IAG SA Chief Executive Officer Willie Walsh said frustration with Airbus SE over late jetliner deliveries was a factor in his decision to place a $24 billion order for Boeing Co.’s grounded 737 Max model.
Cost and a desire to have a mixed narrow-body fleet weren’t the only considerations in the purchase, with IAG experiencing a 70-day delay on average for handovers of the A320neo aircraft, which competes with the Max, the CEO said in an interview.
The outline deal for 200 737s, revealed at the Paris Air Show last month, “should be an indication not just to Airbus but to everybody that we’re unhappy with their performance,” Walsh said in Brussels. “I know everybody interprets it as an issue of price, it’s not.”
While Airbus has pledged to compete for IAG’s order, announced as a letter of intent and not yet part of Boeing’s official backlog, Walsh said he fully intends to sign off on the deal and won’t be approaching the European manufacturer, adding that he doesn’t want to be “solely dependent” on one company for his group’s entire narrow-body fleet.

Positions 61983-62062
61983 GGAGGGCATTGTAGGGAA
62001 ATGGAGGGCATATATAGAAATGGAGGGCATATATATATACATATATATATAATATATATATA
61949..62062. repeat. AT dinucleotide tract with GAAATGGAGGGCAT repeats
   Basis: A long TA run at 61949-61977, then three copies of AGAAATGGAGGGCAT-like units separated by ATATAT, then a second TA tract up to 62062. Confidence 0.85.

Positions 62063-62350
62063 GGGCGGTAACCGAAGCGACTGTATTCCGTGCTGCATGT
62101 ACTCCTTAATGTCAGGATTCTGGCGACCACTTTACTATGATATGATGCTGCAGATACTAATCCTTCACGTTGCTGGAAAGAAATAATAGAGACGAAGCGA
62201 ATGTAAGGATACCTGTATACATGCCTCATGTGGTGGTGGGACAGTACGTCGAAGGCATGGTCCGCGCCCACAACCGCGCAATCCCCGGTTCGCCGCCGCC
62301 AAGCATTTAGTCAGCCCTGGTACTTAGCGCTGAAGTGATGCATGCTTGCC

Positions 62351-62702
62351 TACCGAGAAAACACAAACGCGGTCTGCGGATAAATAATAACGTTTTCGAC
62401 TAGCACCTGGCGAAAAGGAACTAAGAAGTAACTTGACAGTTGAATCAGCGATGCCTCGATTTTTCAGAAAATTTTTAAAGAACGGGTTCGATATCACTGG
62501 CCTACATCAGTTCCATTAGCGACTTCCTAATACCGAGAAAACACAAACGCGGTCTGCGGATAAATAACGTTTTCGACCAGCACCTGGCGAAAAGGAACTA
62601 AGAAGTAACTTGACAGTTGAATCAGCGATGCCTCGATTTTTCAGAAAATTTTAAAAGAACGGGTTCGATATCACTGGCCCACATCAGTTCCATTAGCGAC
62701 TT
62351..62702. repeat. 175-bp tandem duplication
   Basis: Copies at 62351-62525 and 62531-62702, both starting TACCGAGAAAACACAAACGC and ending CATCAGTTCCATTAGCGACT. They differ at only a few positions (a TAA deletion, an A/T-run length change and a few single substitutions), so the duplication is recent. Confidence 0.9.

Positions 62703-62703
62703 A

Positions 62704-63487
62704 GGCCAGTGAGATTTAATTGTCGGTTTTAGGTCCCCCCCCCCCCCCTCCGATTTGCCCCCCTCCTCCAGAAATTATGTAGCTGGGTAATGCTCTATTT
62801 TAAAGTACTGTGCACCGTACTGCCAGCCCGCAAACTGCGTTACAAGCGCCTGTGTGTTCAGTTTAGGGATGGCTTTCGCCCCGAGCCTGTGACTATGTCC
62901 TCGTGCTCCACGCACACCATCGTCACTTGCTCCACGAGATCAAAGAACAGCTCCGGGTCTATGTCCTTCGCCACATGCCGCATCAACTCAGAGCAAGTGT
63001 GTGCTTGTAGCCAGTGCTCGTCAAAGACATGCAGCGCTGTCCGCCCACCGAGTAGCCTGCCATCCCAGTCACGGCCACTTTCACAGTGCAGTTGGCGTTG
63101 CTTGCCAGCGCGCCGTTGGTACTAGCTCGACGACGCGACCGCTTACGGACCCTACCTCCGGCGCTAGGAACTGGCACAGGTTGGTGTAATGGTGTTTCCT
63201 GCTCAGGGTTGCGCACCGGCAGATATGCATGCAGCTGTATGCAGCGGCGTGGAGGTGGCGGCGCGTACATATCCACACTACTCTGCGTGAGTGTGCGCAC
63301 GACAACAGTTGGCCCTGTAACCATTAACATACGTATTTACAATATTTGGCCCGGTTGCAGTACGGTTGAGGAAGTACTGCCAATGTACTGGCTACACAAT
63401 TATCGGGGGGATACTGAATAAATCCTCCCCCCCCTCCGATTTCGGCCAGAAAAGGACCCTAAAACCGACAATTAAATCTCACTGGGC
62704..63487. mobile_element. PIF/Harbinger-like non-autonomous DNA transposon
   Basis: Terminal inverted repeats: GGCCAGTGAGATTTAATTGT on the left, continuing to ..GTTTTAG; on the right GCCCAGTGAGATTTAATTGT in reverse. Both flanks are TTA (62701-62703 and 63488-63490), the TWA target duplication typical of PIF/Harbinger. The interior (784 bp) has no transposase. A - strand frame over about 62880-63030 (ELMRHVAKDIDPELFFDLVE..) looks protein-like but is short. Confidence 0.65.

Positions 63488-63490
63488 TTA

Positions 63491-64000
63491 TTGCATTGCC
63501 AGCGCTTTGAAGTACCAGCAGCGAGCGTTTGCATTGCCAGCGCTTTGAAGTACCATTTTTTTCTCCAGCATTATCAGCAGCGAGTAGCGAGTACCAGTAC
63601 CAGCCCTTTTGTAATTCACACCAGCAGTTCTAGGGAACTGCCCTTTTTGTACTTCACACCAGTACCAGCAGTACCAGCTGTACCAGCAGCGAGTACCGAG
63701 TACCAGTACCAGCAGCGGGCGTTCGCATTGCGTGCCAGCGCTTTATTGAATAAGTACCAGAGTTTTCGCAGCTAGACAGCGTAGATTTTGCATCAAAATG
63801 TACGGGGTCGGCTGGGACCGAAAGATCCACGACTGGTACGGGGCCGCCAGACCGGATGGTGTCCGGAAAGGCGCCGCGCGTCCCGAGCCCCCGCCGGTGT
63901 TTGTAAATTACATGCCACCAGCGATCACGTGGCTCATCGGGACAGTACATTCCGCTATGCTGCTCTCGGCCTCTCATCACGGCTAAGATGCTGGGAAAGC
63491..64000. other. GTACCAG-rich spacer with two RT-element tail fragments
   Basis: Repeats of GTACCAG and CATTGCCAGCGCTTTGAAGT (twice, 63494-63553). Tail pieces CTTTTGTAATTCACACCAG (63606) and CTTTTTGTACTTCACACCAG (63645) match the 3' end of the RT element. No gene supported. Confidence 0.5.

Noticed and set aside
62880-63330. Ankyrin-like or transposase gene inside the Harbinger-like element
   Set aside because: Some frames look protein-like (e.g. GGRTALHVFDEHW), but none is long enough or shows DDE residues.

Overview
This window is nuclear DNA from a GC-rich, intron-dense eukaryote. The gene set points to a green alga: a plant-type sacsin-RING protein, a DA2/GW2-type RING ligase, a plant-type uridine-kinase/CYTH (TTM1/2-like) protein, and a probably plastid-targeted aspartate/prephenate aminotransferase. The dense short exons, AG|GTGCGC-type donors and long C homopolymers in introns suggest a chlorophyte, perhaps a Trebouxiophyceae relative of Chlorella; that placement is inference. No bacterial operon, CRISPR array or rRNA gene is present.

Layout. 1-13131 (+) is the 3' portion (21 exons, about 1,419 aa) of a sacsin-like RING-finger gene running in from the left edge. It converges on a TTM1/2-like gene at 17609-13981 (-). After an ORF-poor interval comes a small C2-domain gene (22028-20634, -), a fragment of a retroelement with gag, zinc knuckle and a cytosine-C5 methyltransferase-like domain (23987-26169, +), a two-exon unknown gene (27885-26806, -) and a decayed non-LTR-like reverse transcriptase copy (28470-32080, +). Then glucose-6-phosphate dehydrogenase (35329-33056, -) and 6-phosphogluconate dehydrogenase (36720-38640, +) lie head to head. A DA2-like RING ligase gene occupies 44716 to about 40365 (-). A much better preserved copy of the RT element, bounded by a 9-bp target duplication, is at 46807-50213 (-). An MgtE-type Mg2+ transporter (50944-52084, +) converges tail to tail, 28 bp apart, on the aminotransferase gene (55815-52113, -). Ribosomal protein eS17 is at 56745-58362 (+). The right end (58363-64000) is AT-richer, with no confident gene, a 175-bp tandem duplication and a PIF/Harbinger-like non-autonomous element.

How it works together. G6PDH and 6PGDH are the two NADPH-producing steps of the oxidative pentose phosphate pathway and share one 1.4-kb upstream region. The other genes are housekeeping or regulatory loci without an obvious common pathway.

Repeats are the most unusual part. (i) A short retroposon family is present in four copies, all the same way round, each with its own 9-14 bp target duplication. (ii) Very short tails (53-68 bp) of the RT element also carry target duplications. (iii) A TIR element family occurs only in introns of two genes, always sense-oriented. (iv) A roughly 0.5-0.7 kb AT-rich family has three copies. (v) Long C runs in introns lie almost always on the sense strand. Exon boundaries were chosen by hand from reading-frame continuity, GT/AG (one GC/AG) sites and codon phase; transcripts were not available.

For Boeing, the purchase by the British Airways parent marked a surprise show of faith in the Max from a respected buyer after the jet was grounded in March following two fatal crashes in five months. Walsh, a former 737 pilot, said unparalleled scrutiny of the plane before it resumes flying should restore faith in the model among travelers.
“When the Max comes back into service it will have gone the most thorough examination of any aircraft anywhere, anytime,” Walsh said. “That’s why I think people will have confidence in the aircraft.”
Airbus has been battling to recover A320 delivery schedules after repeated production and design delays with engines, and more recently, the challenge of manufacturing bespoke cabins.
Deliveries of the Toulouse, France-based company’s wide-body jets are also late, but to a lesser extent, and Walsh said he’s still engaging in talks on models including the A330. He also placed orders in Paris for the A321 XLR, the world’s longest-range single-aisle plane.
Boeing separately revealed Thursday that 737 program chief Eric Lindblad is retiring after barely a year in the post. The logistical challenge of returning the Max to flight once cleared by regulators will now fall to Mark Jenks, who has been running the company’s New Midmarket Airplane program.